(according to Pete) EVEN THOUGH, People's wage's "might" be going up...
they're NOT going up fast enough to cover "their health care"

AND SO!

We should VOTE FOR Buttifuc, 'cause (and i'm Quoting here!)...
HE WILL RAISE WAGES!!!!

JMFGDMFC! WHAT world is his advisors living on that THAT is an argument for voting?
people Don't care about the Dow?
wages Might be going up?
Pete will Raise Wages???? so, he's going to raise the minimum wage? that will help?

tim in vermont said...

At leas they didn’t make the color of the year some blend of “peach” and “mint."

cf said...

"suggestive of the sky at dusk", yes, the edge of a very long, dark night.

Tom T. said...

I don't see color.

Heartless Aztec said...

I loved my pantone wheel back in the olden days. Apple Computers killed that one deader than dead.

Roger Sweeny said...

Since you hadn't shown it, I looked up the color on Google Images and found many different shades. Then I went to the Pantone site and found:


Color values:
RGB 15 76 129
HEX/HTML 0F4C81
CMYK 100 76 25 0

Please note that RGB & Hex/HTML values will differ between the PANTONE Color Finder and the PANTONE Color Bridge Guides due to different standards for print and digital use. For the PANTONE Color Bridge Guides we use the M1 lighting standard to align with industry standards for process printing. For the PANTONE Color Finder we use the M2 lighting standard to align with commonly used design software like Adobe Photoshop.

Unknown said...

Color is complicated. Your monitor uses red-green-blue additive primaries while your printer uses cyan-magenta-yellow-black subtractive primaries (Yes, black isn't really necessary in the Platonic subtractive model -- in real life it is). Pantone (as I understand it, I'm not a graphic designer) is intended to bridge that gap by letting you specify something with a known "this is how it will look printed" value.

Amadeus 48 said...

One of the true inanities of US political commentary is the ahistorical and arbitrary assignment of red to the GOP and blue to the Dems. What about the Red Flag? The Res Star? True-blue Tories? Red China? The East is Red? The Reds versus the Whites in Russia? When the Cincinatti Reds became the Redlegs early in the Cold War? Those red shirts that Hugo Chavez used to wear? The US television networks in their ignorance took a wrecking ball to 150 years of political tradition. Or maybe it wasn’t ignorance. Maybe it was infiltration intended to sow confusion.

Since we are rethinking the political color wave, the GOP should reclaim blue, and the Democrats should get stuck with yellow. They have earned it.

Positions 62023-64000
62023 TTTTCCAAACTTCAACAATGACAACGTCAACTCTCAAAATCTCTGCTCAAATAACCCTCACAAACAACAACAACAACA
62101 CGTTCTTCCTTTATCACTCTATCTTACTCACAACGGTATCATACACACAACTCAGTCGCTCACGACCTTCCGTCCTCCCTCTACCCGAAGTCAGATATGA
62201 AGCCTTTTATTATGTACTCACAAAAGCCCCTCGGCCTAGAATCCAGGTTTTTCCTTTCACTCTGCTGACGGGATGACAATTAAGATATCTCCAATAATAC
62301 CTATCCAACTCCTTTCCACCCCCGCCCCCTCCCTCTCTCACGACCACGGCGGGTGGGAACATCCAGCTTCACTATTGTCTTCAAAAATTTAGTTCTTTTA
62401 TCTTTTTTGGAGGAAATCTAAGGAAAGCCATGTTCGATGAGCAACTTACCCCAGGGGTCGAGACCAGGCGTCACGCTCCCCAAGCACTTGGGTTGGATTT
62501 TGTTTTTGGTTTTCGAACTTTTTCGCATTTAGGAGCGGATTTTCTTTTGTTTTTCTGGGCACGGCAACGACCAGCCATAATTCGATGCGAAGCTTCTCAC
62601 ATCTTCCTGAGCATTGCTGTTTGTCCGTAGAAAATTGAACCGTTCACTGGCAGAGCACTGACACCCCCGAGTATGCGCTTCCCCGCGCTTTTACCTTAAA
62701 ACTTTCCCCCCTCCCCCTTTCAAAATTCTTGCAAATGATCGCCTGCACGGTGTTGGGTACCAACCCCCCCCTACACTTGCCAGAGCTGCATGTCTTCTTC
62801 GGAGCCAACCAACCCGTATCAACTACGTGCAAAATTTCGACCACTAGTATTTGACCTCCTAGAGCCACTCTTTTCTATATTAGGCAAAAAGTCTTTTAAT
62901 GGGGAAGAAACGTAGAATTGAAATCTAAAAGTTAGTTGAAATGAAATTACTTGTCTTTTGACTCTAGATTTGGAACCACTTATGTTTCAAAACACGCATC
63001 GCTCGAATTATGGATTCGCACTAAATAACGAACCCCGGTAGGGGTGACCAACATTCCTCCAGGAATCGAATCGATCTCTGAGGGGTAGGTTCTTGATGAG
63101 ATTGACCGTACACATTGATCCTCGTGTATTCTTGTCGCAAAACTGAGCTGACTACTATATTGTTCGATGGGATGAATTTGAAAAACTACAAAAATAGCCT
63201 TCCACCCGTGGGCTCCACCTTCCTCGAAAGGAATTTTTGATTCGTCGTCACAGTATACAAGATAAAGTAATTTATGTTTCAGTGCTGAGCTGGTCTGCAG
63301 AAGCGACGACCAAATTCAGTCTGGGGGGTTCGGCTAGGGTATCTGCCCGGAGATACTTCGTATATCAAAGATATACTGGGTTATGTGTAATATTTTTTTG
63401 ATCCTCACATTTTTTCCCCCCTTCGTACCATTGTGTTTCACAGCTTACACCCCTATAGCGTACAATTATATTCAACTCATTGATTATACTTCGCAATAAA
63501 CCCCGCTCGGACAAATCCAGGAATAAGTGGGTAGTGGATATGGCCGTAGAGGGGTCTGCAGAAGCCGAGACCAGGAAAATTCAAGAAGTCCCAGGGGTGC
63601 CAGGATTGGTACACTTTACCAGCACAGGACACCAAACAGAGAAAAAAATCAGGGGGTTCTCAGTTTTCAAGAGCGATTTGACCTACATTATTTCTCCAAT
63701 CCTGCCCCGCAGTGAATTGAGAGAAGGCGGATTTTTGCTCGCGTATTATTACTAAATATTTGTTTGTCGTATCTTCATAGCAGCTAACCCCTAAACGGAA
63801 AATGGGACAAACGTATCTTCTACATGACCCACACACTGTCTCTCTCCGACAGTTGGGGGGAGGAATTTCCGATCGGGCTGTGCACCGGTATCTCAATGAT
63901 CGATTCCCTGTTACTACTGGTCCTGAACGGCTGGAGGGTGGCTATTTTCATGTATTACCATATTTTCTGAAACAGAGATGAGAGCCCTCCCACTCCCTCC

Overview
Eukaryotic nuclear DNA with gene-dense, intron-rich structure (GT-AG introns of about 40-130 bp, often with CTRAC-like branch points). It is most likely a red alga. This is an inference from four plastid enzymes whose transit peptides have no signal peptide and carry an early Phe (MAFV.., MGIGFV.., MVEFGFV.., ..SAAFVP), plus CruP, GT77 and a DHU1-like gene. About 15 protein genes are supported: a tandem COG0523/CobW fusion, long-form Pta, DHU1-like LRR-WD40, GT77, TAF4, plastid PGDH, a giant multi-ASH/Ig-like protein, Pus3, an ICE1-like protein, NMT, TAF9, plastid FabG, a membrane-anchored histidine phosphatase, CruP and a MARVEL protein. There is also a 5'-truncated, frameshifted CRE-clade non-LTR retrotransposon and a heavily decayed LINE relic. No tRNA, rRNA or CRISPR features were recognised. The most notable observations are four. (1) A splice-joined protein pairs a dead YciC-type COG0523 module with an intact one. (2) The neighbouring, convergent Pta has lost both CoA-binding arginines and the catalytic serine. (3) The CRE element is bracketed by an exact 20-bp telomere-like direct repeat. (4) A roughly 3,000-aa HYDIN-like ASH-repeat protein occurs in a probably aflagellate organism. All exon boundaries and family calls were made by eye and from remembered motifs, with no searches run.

Amadeus 48 said...

The Red Star. I hate touchscreens.

tcrosse said...

Lord, I got the Blues.

Fernandistein said...

Please note that RGB & Hex/HTML values will differ between the PANTONE Color Finder and the PANTONE Color Bridge Guides due to different standards for print and digital use.

I also looked up to color values and was surprised that they didn't give the CIELAB values, which actually define the color, rather than, or in addition to, the device-dependent values. Just change your monitor brightness and "RGB 15 76 129" is now a different color.

Susan said...

I look forward to seeing the Royal Markles decorating their new Canadian palace in many shades of blue in solidarity with the planet.

Themav1977 said...

There's a certain arguement towards the relaxing part I suppose. Russian tactical jet aircraft cockpits are a shade of blue with the intent to "relax" the aircrew.

rehajm said...

world is his advisors living on that THAT is an argument for voting?

Bloomberg guy just in CNBC saying essentially the same thing and also calling for a $15 minimum wage. It’s a direct appeal to swing state workers.

Steyer is the most honest in one if his ubiquitous commercials- this election will come down to the economy. But what to do when the economy is the best in three generations? Pretend it isn’t!!!

Mike (MJB Wolf) said...

The psychology of color in marketing is interesting, and this article is a good example of the elements of blue that make it very popular for institutions that want your trust, like banks. Blue inspires trust among other things. IBM used to be known as Big Blue, a nickname based on their huge roll in technology development in the last half of the last century, and in fact they trademarked their specific blue logotype. Blue LEDs are still common as indicator lights on tech. Tech wants your trust too.